Abe was a good boy, and I can say what scarcely one woman, a mother, can say in a thousand and it is this: Abe never gave me a cross word or look and never refused in fact, or even in appearance, to do anything I requested him. I never gave him a cross word in all my life. He was kind to everybody and to everything and always accommodated others if he could, would do so willingly if he could. His mind and mine, what little I had, seemed to run together, more in the same channel. Abe could easily learn and long remember, and when he did learn anything he learned it well and thoroughly.

What he thus learned he stored away in his memory, which was extremely good. What he learned and stored away was well defined in his own mind, repeated over and over again and again, till it was so defined and fixed firmly and permanently in his memory. He rose early, went to bed early, not reading much after night. Abe was a moderate eater, and I now have no remembrance of his special dish; he sat down and ate what was set before him, making no complaint; he seemed careless about this. I cooked his meals for nearly fifteen years. He always had good health, never was sick, was very careful of his person, was tolerably neat and clean only, cared nothing for clothes, so that they were clean and neat, further cut no figure with him, nor color, new stuff, nor material; was careless about these things. He was more fleshy in Indiana than ever in Illinois.

I saw him every year or two. He was here after he was elected President of the United States. As company would come to our house Abe was a silent listener, wouldn’t speak, would sometimes take a book and retire aloft, go to the stable or field or woods, and read. Abe was always fond of fun, sport, wit, and jokes. He was sometimes very witty indeed. He never drank whisky or other strong drink, was temperate in all things, too much so, I thought sometimes. He never told me a lie in his life, never evaded, never quarreled, never dodged nor turned a corner to avoid any chastisement or other responsibility. He never swore or used profane language in my presence nor in others’ that I now remember of. He duly reverenced old age, loved those best about his own age, played with those under his age; he listened to the aged, argued with his equals, but played with the children. He loved animals generally and treated them kindly; he loved children well, very well. There seemed to be nothing unusual in his love for animals or his own kind, though he treated everybody and everything kindly, humanely.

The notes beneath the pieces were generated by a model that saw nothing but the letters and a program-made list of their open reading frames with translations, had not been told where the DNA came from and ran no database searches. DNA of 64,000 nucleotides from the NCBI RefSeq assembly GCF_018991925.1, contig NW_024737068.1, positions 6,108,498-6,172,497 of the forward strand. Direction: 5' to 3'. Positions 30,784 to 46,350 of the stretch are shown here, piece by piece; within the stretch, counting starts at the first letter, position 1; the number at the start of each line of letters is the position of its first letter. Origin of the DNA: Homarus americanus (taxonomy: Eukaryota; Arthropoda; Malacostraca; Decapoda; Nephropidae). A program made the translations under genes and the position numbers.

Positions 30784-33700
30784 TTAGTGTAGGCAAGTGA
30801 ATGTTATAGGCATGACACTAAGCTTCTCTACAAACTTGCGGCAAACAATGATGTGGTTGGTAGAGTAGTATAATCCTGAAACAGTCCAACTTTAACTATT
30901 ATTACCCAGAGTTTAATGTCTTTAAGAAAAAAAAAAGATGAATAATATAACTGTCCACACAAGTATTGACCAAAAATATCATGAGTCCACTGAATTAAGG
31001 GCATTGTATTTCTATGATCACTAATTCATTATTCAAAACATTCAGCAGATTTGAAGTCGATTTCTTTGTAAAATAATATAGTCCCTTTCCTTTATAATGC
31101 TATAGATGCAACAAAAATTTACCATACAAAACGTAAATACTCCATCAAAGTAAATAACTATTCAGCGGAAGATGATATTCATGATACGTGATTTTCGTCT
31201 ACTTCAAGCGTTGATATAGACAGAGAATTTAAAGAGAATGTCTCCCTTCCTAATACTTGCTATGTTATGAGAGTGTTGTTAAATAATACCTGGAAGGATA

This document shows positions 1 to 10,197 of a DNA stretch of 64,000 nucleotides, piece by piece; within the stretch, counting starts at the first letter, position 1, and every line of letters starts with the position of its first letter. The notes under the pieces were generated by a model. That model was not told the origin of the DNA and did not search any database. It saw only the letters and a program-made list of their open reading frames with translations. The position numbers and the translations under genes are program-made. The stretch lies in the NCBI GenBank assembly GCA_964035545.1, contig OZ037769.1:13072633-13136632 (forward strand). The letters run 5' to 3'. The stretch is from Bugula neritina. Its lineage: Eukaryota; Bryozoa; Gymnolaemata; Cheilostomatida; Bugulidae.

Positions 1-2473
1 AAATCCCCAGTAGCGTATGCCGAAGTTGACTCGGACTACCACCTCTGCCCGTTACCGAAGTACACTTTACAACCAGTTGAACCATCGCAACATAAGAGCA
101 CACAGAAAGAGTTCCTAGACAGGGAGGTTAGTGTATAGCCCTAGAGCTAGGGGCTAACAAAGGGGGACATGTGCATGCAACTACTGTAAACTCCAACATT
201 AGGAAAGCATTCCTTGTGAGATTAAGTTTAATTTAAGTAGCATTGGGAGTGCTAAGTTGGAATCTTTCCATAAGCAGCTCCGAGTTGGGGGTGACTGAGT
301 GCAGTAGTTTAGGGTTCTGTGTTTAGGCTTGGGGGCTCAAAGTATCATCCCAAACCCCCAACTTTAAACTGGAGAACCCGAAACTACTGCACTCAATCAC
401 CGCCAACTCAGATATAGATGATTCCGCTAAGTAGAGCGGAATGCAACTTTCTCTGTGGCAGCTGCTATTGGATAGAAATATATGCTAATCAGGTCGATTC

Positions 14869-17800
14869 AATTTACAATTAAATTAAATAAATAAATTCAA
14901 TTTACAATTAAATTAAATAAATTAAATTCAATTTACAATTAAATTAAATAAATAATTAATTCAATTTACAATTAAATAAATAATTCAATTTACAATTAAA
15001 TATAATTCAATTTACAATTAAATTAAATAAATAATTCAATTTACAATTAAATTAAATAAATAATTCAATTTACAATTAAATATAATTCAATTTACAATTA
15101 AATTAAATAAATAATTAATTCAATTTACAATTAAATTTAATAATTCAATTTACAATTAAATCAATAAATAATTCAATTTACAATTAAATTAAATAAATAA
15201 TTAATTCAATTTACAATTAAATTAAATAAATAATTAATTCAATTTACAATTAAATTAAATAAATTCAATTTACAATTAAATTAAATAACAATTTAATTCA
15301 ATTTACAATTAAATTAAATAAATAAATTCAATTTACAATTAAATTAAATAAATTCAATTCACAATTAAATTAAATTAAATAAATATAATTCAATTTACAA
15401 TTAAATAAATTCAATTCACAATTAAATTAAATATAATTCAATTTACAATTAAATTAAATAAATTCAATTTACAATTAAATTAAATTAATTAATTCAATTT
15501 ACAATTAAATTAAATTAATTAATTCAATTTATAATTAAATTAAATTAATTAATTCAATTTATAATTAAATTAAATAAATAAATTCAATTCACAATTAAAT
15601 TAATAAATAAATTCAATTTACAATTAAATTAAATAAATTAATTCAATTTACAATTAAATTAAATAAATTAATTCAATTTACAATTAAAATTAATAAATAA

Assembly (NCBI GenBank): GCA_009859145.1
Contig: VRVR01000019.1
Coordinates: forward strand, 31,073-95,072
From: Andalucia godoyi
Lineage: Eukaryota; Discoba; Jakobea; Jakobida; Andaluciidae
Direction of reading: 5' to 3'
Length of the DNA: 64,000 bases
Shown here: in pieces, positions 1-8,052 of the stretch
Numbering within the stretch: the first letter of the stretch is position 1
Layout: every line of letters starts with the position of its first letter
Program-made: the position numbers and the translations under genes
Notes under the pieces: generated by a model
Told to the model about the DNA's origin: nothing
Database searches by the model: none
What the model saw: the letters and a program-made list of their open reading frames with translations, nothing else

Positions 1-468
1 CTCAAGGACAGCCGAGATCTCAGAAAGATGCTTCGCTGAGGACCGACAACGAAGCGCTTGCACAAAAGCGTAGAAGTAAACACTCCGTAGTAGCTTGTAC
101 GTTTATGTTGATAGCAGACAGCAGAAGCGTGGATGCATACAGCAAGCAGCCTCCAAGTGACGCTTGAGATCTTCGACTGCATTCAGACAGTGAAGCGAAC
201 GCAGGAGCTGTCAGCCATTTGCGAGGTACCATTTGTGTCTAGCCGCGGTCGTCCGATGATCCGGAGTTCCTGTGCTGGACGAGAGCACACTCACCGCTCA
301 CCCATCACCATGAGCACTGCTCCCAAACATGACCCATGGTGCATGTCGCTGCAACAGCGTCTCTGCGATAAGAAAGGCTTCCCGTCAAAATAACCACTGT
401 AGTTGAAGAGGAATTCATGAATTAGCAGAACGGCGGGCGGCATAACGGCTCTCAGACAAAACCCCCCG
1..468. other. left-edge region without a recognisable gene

Abe didn’t care much for crowds of people; he chose his own company, which was always good. He was not very fond of girls, as he seemed to me. He sometimes attended church. He would repeat the sermon over again to the children. The sight of such a thing amused all and did especially tickle the children. When Abe was reading, my husband took particular care not to disturb him, would let him read on and on till Abe quit of his own accord. He was dutiful to me always; he loved me truly, I think. I had a son John who was raised with Abe. Both were good boys, but I must say, both now being dead, that Abe was the best boy I ever saw or ever expect to see. I wish I had died when my husband did.

I did not want Abe to run for President, did not want him elected, was afraid somehow or other, felt it in my heart that something would happen to him, and when he came down to see me after he was elected President I still felt that something told me that something would befall Abe and that I should see him no more. Abe and his father are in Heaven, I have no doubt, and I want to go to them, go where they are. God bless Abraham.

Return to The Meaning of Abraham Lincoln’s Birthday.

No Discussions Posted

Post a Comment

Post a Comment

Your email address will not be published.